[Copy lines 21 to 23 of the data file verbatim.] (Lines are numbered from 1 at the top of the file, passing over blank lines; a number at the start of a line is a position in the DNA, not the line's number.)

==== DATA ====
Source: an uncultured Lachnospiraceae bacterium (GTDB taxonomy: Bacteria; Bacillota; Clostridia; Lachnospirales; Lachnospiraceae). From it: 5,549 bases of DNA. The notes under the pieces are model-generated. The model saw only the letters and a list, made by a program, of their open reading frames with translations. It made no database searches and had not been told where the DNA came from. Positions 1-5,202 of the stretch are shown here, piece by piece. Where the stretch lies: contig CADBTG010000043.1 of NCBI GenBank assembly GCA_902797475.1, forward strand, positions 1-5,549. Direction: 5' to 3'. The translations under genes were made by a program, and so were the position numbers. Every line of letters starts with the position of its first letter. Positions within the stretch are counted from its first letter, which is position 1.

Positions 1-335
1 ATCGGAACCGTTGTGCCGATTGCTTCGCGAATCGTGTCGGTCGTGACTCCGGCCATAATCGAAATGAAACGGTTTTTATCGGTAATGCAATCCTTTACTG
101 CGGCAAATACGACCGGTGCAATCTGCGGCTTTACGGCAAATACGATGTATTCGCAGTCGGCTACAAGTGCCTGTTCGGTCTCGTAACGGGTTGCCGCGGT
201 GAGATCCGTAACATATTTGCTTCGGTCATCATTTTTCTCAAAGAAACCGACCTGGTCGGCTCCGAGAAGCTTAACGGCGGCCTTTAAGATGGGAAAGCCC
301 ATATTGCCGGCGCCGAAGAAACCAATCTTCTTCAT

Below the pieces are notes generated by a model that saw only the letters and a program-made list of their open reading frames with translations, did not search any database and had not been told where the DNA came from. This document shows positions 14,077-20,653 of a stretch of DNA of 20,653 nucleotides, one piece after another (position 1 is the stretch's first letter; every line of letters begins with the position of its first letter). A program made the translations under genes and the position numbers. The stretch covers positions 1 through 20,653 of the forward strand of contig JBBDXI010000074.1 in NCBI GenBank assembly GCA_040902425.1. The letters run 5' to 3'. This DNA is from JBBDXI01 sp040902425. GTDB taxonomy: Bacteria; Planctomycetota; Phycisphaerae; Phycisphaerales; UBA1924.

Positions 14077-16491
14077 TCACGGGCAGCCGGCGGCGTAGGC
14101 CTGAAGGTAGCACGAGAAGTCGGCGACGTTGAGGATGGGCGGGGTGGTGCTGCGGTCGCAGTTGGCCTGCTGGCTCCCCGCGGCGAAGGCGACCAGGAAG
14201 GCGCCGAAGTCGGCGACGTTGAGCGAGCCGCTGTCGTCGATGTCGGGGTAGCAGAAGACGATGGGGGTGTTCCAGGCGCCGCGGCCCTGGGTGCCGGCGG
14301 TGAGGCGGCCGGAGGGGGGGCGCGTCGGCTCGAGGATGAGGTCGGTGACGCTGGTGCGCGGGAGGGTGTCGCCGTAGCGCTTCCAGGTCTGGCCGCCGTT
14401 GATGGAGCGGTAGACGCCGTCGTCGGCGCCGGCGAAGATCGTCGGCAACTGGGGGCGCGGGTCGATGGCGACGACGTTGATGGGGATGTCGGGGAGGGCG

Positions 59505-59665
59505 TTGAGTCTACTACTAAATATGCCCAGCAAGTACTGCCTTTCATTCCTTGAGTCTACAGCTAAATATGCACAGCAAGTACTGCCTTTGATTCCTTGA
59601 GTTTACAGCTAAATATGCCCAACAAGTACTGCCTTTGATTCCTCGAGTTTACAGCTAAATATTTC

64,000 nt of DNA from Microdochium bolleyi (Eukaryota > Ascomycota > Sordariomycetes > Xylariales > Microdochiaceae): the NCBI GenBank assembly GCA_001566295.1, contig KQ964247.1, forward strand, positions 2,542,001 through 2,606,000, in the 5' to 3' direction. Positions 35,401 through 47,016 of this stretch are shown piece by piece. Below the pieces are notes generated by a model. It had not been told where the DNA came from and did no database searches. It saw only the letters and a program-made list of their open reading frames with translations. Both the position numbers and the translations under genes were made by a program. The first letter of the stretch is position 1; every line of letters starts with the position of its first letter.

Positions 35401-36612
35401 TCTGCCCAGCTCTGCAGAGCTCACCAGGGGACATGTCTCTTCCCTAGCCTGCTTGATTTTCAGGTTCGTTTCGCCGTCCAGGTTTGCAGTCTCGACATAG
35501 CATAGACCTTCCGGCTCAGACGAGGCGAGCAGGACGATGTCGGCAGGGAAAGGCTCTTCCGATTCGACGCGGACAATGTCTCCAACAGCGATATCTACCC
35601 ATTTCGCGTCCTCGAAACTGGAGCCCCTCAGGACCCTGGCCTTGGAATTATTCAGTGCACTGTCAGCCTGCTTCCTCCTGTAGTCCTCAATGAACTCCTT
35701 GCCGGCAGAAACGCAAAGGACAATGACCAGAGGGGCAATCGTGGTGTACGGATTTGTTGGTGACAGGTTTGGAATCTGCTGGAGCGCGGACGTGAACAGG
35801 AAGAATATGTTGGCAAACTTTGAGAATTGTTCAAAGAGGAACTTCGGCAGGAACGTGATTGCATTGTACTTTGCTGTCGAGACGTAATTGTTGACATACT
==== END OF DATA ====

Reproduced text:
35601 ATTTCGCGTCCTCGAAACTGGAGCCCCTCAGGACCCTGGCCTTGGAATTATTCAGTGCACTGTCAGCCTGCTTCCTCCTGTAGTCCTCAATGAACTCCTT
35701 GCCGGCAGAAACGCAAAGGACAATGACCAGAGGGGCAATCGTGGTGTACGGATTTGTTGGTGACAGGTTTGGAATCTGCTGGAGCGCGGACGTGAACAGG
35801 AAGAATATGTTGGCAAACTTTGAGAATTGTTCAAAGAGGAACTTCGGCAGGAACGTGATTGCATTGTACTTTGCTGTCGAGACGTAATTGTTGACATACT